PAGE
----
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Hawke’s Bay Civil Defence Emergency Management Group planning for COVID-19


Hawke’s Bay Civil Defence Emergency Management Group is ready to support the Hawke’s Bay District Health Board in case COVID-19 reaches our region.

Group Manager Ian Macdonald said the group had activated its emergency coordination centre to support the DHB, which on Monday put its emergency response structure in place to prepare and respond to the pandemic. 

Mr Macdonald said the group was focusing on planning to provide welfare services to people who didn’t need health services but might need help in other ways.

“The DHB is understandably extremely busy right now planning and preparing for a possible community outbreak, so we will be stepping in to ease the burden on health services,” Mr Macdonald said.

“We’re building on the work we started in late January by developing more detailed plans to support people who need it – but we also need our community to play their part by looking after each other as much as possible.

“We can all do our bit to reduce the demands on our health service, by working out with our family and friends on how we can all look after each other.”

He encouraged businesses and individuals to continue planning in case the virus started to be transmitted within the community.

“People should think about what they need to do if they had to be in self-isolation for two weeks. Are you set up to do online shopping? Can a friend drop things at your door? Think about medications, as well as food, pet food and other essential supplies.”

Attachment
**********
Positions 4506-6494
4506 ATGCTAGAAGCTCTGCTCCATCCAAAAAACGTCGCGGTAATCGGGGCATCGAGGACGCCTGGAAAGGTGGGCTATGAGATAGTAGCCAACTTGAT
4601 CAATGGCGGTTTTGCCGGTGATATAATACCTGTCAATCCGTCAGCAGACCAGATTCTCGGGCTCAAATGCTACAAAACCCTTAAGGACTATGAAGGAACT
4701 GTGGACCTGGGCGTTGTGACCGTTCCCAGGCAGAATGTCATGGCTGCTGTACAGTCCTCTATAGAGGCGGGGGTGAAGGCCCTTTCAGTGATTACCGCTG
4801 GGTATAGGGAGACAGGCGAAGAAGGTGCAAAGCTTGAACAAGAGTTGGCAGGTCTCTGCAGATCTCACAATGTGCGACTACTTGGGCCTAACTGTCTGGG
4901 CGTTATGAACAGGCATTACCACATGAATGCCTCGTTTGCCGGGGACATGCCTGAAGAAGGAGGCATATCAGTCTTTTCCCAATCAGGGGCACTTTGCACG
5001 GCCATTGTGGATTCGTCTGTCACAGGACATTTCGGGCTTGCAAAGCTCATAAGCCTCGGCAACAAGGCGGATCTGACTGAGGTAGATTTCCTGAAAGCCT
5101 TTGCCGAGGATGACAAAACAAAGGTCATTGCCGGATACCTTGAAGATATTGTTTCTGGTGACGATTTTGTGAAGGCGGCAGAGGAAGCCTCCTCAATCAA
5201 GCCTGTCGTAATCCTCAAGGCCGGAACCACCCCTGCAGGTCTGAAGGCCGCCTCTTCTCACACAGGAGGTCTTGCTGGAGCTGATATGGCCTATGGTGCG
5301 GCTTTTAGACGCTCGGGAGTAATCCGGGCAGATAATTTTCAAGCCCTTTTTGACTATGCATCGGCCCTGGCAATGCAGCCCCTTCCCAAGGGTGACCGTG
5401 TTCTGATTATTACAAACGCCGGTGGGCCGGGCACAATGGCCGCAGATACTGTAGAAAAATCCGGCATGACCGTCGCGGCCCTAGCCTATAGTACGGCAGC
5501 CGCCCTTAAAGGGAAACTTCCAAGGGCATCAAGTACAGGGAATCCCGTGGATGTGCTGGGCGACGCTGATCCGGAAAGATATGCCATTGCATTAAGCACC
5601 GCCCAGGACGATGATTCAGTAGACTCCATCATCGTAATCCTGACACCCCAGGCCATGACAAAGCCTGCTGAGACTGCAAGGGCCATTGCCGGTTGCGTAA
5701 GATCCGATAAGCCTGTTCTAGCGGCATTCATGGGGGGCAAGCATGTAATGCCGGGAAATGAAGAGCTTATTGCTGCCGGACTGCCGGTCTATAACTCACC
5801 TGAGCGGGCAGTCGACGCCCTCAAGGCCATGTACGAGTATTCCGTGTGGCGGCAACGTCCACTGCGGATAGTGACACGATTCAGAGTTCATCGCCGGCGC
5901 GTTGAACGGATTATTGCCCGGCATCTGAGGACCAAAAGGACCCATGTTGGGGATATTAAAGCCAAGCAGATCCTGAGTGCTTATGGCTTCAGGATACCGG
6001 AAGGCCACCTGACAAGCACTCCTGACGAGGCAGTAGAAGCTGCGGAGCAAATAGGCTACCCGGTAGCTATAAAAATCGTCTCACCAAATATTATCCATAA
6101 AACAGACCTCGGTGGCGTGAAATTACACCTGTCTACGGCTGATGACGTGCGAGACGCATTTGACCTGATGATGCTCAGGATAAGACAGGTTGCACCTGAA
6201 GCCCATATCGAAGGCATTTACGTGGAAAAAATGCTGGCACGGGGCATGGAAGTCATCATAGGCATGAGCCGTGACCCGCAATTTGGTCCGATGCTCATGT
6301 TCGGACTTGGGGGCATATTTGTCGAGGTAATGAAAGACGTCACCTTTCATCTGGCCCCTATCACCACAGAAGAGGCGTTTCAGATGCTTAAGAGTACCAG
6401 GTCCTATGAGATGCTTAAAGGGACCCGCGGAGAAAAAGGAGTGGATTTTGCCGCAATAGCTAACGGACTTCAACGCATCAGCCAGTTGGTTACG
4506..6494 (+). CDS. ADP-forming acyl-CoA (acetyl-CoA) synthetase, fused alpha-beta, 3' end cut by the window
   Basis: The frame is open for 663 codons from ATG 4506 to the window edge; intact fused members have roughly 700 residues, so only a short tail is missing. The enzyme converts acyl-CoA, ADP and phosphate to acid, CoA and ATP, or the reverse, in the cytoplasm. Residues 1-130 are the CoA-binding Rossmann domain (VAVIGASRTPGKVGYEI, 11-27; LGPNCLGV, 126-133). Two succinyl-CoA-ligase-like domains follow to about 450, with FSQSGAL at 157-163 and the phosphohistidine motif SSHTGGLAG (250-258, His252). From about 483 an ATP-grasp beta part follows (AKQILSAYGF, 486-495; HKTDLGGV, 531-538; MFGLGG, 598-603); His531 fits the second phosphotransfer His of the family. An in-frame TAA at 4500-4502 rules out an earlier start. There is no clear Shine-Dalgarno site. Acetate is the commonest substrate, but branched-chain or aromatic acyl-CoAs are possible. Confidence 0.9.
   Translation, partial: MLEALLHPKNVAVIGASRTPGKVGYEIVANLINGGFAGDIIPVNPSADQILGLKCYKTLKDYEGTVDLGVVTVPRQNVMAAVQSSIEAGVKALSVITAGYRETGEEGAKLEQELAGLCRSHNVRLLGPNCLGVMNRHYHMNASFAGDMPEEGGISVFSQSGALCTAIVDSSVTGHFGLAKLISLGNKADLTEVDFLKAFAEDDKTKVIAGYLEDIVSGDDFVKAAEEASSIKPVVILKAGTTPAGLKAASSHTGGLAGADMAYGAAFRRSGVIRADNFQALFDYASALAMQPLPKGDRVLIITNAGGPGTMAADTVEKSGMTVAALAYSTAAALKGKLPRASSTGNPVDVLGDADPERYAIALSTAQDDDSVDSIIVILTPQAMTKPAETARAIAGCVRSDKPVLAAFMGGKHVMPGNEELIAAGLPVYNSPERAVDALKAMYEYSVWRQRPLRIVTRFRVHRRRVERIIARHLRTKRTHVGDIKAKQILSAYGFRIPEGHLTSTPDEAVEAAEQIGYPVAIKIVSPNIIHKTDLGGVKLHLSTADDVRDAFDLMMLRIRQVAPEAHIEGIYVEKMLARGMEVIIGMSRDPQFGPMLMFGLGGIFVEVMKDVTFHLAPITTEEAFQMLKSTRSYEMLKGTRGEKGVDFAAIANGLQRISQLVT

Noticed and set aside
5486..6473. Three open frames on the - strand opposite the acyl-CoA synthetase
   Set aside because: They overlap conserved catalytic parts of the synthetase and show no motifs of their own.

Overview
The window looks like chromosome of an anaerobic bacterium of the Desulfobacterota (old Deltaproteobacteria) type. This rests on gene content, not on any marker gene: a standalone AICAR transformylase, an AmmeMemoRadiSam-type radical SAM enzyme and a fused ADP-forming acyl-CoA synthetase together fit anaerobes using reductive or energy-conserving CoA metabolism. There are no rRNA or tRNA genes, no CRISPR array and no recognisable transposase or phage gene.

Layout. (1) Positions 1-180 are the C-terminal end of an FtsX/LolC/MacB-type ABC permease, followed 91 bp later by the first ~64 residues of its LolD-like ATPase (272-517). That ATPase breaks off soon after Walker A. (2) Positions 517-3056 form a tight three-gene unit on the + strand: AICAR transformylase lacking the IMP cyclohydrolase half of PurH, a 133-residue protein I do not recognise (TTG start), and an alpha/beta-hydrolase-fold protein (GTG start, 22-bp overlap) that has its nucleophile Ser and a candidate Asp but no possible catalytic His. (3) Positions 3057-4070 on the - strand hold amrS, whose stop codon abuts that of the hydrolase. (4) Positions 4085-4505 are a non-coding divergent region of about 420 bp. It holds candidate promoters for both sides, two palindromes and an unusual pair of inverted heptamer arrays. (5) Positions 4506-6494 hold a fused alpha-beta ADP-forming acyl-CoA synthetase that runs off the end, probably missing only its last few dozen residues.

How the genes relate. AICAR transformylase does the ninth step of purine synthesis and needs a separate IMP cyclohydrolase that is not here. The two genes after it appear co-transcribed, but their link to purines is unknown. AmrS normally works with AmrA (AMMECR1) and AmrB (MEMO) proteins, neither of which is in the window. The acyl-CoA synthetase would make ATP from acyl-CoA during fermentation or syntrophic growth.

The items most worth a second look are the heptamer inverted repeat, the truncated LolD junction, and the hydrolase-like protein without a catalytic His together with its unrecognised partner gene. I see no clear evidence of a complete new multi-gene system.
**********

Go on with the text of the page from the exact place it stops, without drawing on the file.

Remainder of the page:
Mr Macdonald said the group was coordinating with other agencies to help meet the basic needs of people who were struggling.

“We know it’s all too easy to say, ‘just order your groceries online’, or ‘work from home – you’ll be fine.’ But for some people in self-isolation, it’s just not that simple.

“While most people will be able to manage self-isolation on their own or with help from their family and friends, we’re putting plans in place to help those who really need it.”

Mr Macdonald said maintaining community connections was especially important for people who must self-isolate.

“When it comes to COVID-19 – or any widespread illness or stressor – we all do better when we lean on and support each other.

“Call friends and relatives and see how they are, or chat to them online. Technology can’t replace the power of human connection, but there are ways of staying in touch that will help.

“Everyone, sick or healthy, stays in better spirits knowing they are part of a community.”

He said the group was also making contingency plans in case a different emergency were to arise while the community was dealing with a pandemic.

"We know that other emergencies can happen at any time, so we’re working on how we can respond to any other event while the region may be affected by COVID-19.”

For more information on COVID-19, visit 

18 March 2020

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